Federal Judge Says Dakota Access Pipeline Environmental Review Was Inadequate

Washington, DC – Federal judge James Boasberg today partially sided with the Standing Rock and Cheyenne River Sioux Tribes in their ongoing lawsuit against the Army Corps of Engineers regarding the approval of the Dakota Access Pipeline (DAPL).

In December 2016, the Army Corps of Engineers suspended approval of the Dakota Access Pipeline’s crossing under Lake Oahe near the Standing Rock Sioux Tribe reservation in North Dakota, saying that they needed to conduct a full Environmental Impact Statement (EIS). However once Donald Trump was inaugurated as president, he ordered the Army Corps to approve the pipeline without an EIS, which it promptly did.

Since then, much of the legal battle over the pipeline has focused on whether this expedited approval by the Army Corps without an EIS was improper.

The Dakota Access Pipeline officially began moving oil to market on June 1, 2017, and had at least three oil spills during pre-startup operations.

In today’s ruling, Judge Boasberg found that the Army Corps review of DAPL’s potential impacts to wildlife, hunting and fishing rights, and the environment did not fulfill their obligations under the National Environmental Protection Act (NEPA).

…Standing Rock and Cheyenne River…seek summary judgment on several counts related to the Corps’ alleged failure to comply with the National Environmental Policy Act. In particular, the Tribes believe that the Corps did not sufficiently consider the pipeline’s environmental effects before granting permits to Dakota Access to construct and operate DAPL under Lake Oahe, a federally regulated waterway.


…Although the Corps substantially complied with NEPA in many areas, the Court agrees that it did not adequately consider the impacts of an oil spill on fishing rights, hunting rights, or environmental justice, or the degree to which the pipeline’s effects are likely to be highly controversial.” – Judge James Boasberg, June 14, 2017

The court’s finding that the Army Corps did not meet their obligations under environmental law means that it is possible (but not certain) that a future court ruling could order Energy Transfer Partners to shut down the pipeline.

To remedy those violations, the Corps will have to reconsider those sections of its environmental analysis upon remand by the Court. Whether Dakota Access must cease pipeline operations during that remand presents a separate question of the appropriate remedy, which will be the subject of further briefing.” – Judge James Boasberg, June 14, 2017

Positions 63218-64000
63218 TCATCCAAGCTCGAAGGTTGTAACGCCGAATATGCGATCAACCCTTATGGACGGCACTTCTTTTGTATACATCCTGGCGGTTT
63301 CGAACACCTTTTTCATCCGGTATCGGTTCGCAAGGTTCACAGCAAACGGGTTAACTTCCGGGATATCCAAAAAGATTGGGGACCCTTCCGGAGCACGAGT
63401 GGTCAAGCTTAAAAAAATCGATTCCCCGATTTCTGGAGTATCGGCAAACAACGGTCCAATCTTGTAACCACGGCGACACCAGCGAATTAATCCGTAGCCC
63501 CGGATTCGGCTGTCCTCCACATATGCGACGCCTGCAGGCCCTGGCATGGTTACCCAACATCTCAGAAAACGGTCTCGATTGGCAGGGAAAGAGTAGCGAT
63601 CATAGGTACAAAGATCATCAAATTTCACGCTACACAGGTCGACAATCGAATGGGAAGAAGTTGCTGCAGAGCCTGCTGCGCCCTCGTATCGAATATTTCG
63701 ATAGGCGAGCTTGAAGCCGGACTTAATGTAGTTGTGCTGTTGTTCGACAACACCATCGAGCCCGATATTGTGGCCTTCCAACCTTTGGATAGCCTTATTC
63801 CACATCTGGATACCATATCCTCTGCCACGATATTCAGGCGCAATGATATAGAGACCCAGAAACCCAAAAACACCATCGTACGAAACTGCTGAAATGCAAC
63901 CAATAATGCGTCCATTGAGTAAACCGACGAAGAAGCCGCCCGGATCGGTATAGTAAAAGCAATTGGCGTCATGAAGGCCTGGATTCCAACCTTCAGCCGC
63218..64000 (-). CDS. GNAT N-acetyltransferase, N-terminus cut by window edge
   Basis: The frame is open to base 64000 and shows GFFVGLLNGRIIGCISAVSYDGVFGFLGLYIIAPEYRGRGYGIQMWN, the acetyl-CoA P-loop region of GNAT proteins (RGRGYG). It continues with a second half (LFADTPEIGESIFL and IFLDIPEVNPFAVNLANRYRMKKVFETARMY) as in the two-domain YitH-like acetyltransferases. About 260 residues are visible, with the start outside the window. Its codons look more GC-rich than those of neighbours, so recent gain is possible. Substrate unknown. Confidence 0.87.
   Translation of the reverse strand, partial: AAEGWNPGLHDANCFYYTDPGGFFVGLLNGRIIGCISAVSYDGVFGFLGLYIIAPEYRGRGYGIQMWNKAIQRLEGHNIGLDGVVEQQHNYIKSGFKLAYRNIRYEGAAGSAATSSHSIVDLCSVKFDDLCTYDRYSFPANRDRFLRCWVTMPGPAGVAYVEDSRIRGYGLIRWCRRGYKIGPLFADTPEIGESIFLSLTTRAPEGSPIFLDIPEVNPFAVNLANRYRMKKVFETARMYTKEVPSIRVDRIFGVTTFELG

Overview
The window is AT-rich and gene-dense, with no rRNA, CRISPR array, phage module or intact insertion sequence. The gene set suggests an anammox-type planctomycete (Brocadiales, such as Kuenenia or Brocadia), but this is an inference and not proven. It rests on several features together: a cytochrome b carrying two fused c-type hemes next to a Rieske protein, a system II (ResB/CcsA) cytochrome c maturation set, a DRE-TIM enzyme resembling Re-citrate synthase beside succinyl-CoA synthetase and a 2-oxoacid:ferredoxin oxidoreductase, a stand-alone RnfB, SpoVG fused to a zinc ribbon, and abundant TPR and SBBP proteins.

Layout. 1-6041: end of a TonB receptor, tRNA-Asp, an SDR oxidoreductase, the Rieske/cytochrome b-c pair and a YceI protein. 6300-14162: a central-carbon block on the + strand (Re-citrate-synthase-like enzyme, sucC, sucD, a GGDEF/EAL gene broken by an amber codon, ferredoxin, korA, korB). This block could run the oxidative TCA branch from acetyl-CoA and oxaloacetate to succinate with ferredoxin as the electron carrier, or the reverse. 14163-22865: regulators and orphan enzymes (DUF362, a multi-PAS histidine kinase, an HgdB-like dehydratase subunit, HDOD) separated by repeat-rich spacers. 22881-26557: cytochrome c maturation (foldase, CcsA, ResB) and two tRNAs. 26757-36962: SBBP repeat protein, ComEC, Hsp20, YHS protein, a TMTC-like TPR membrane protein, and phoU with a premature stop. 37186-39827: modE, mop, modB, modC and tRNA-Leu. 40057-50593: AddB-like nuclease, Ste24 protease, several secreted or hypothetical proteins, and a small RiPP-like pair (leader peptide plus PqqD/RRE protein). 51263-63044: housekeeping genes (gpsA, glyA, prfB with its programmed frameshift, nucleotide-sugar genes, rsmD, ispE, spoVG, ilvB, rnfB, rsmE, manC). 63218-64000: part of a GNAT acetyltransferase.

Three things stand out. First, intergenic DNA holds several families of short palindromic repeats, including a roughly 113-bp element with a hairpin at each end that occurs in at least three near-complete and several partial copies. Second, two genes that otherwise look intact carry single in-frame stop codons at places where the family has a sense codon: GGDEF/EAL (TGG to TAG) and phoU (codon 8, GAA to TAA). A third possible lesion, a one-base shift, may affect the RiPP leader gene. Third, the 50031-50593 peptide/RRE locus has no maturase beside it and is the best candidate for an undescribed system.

The next court date in the case is a June 21 status conference, and no further rulings are expected before that date.

Standing Rock Tribal Chairman Dave Archambault II applauded the ruling:

This is a major victory for the Tribe and we commend the courts for upholding the law and doing the right thing. The previous administration painstakingly considered the impacts of this pipeline, and President Trump hastily dismissed these careful environmental considerations in favor of political and personal interests. We applaud the courts for protecting our laws and regulations from undue political influence and will ask the Court to shut down pipeline operations immediately.” – Dave Archambault II, Tribal Chairman, Standing Rock Sioux Tribe

Jan Hasselman, staff attorney for Earthjustice (an environmental law nonprofit representing the Standing Rock tribe for their DAPL litigation), commented on the historical significance of Judge Boasberg’s decision:

This decision marks an important turning point. Until now, the rights of the Standing Rock Sioux Tribe have been disregarded by the builders of the Dakota Access Pipeline and the Trump administration—prompting a well-deserved global outcry.  The federal courts have stepped in where our political systems have failed to protect the rights of Native communities.” – Jan Hasselman, Staff Attorney, Earthjustice

You can read the full 91-page ruling below:



by Chris Schiano

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Below is Unicorn Riot's coverage of the #NoDAPL anti-Dakota Access Pipeline struggle from early summer 2016 to present:

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